China to ask Biden administration to lift Trump policies: report
Officials from Beijing are planning to ask their U.S. counterparts during a face-to-face meeting in Alaska on Thursday to lift former President Trump’s policies and sanctions that targeted Chinese companies and individuals, The Wall Street Journal reported.
Unidentified sources told the Journal that talks will include restrictions on Chinese companies Huawei and Semiconductor Manufacturing International, curtailed visas for party officials in China, restrictions on Chinese students and journalists and the closure of a Chinese Consulate in Houston.
Chinese officials also reportedly want President Biden to meet with Chinese President Xi Jinping in April during the virtual global conference that tackles climate change issues.
The meeting on Thursday will be between Secretary of State Antony Blinken; Jake Sullivan, Biden’s national security adviser; Chinese Foreign Minister Wang Yi and Chinese diplomat Yang Jiechi.
Biden officials, meanwhile, are expected to focus on Chinese policies such as actions in the South China Sea and human rights issues.
Biden officials described the meeting as a “one-off” meeting during which they will also try to discuss issues of agreement such as climate change.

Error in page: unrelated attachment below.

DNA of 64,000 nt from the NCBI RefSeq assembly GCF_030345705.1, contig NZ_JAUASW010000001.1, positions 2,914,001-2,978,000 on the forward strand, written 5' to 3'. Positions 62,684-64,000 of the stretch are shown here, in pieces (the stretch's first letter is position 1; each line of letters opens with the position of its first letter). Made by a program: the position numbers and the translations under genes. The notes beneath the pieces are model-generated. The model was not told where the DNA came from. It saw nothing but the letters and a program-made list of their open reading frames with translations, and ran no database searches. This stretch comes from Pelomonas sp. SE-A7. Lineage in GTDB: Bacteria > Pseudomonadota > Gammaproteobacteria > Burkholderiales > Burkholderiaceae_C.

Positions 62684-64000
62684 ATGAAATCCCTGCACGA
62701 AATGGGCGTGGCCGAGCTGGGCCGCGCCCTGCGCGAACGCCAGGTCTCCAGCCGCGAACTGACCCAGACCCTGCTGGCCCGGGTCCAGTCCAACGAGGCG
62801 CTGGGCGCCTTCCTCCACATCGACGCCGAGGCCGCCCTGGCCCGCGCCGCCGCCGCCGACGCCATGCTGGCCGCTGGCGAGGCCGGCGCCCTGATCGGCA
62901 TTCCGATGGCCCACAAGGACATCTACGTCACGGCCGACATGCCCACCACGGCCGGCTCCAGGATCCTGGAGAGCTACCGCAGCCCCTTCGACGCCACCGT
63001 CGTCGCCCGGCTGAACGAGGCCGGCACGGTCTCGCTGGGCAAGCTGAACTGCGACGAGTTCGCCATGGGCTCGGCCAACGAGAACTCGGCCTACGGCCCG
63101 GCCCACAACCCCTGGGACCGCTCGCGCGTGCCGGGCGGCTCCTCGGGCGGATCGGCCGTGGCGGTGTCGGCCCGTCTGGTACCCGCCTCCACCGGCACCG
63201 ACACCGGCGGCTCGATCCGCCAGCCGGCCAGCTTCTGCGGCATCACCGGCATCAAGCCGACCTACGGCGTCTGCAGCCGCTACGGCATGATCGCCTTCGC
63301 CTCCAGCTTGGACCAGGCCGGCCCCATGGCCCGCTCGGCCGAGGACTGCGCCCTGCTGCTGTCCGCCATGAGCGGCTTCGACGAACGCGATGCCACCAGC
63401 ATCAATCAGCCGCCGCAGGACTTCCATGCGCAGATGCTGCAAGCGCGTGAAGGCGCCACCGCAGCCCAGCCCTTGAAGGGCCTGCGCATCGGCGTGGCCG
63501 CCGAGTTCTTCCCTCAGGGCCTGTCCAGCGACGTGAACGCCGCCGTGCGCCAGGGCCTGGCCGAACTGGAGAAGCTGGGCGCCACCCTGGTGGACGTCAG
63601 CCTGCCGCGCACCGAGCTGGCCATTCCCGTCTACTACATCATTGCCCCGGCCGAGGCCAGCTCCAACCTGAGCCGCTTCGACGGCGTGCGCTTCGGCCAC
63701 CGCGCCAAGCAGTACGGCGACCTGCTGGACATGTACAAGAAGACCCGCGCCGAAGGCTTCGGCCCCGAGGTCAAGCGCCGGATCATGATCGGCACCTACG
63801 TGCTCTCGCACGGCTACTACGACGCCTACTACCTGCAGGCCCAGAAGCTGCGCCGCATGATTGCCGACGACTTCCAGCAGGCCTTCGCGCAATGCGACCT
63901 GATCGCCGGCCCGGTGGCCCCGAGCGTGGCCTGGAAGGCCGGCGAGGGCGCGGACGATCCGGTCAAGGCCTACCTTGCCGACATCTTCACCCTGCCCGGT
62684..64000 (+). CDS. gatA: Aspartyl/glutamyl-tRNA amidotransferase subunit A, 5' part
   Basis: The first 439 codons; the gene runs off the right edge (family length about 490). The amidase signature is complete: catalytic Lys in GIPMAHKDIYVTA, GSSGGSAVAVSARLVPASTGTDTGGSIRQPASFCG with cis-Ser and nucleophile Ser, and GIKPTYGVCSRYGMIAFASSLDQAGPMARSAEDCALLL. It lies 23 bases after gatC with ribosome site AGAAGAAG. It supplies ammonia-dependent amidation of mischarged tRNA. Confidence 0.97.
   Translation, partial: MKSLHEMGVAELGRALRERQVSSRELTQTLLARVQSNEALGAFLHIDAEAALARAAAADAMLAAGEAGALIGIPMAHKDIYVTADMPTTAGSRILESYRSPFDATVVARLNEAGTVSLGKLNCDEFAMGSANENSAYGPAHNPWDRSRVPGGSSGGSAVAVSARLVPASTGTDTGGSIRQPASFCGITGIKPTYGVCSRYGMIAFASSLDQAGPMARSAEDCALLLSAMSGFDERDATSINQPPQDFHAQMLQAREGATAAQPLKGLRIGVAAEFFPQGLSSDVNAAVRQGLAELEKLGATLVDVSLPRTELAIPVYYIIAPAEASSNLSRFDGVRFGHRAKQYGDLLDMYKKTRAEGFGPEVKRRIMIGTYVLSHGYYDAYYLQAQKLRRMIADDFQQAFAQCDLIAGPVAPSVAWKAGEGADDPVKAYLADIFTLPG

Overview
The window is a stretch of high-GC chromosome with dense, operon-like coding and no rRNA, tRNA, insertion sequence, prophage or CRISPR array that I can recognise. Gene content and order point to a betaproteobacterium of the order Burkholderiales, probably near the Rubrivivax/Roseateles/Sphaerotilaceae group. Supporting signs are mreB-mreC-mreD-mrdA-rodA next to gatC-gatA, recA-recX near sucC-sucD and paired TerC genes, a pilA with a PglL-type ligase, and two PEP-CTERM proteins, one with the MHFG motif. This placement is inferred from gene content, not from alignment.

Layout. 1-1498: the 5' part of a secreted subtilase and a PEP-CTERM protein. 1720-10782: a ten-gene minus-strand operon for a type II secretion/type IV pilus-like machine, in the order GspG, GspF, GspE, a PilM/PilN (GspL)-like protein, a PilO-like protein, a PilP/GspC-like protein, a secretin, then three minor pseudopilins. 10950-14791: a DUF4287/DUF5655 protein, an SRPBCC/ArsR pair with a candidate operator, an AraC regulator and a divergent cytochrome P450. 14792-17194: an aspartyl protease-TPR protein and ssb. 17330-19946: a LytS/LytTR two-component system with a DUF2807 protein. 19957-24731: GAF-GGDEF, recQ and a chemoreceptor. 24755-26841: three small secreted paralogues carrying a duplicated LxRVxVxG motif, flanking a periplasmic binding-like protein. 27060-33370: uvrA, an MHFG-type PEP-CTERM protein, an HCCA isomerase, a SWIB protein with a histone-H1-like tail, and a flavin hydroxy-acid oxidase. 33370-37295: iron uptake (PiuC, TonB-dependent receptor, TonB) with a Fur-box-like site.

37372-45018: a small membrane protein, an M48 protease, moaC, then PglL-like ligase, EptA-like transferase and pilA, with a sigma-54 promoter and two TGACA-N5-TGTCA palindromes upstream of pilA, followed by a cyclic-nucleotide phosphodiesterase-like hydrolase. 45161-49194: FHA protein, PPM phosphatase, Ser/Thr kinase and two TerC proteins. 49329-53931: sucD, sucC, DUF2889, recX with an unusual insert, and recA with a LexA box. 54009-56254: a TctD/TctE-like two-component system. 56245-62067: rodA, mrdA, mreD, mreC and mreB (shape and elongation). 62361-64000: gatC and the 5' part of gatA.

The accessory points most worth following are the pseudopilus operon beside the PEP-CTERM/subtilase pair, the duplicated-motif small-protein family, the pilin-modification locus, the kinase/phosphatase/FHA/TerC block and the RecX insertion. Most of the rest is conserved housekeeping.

The Hill has reached out to the White House for comment.
Just before the meeting, Blinken announced late Tuesday that the U.S. was sanctioning 24 Chinese and Hong Kong officials over an overhaul of election laws in Hong Kong, accusing Beijing of an effort to “unilaterally undermine” its electoral system.
“The relationship with China is a very complex one: It has adversarial aspects; it has competitive aspects; it has cooperative aspects. But the common denominator in dealing with each of those is to make sure we’re approaching China from a position of strength, and that strength starts with our alliance, with our solidarity, because it’s really a unique asset that we have and China doesn’t – the alliance, the cooperation among like-minded countries,” Blinken told Japanese broadcasting network Nippon TV earlier during his overseas trip.
“And when we’re working together, when we’re acting together, when we’re making clear our concerns together, that carries a much heavier weight than any one of our countries acting alone,” Blinken said.
–Updated at 7:55 a.m.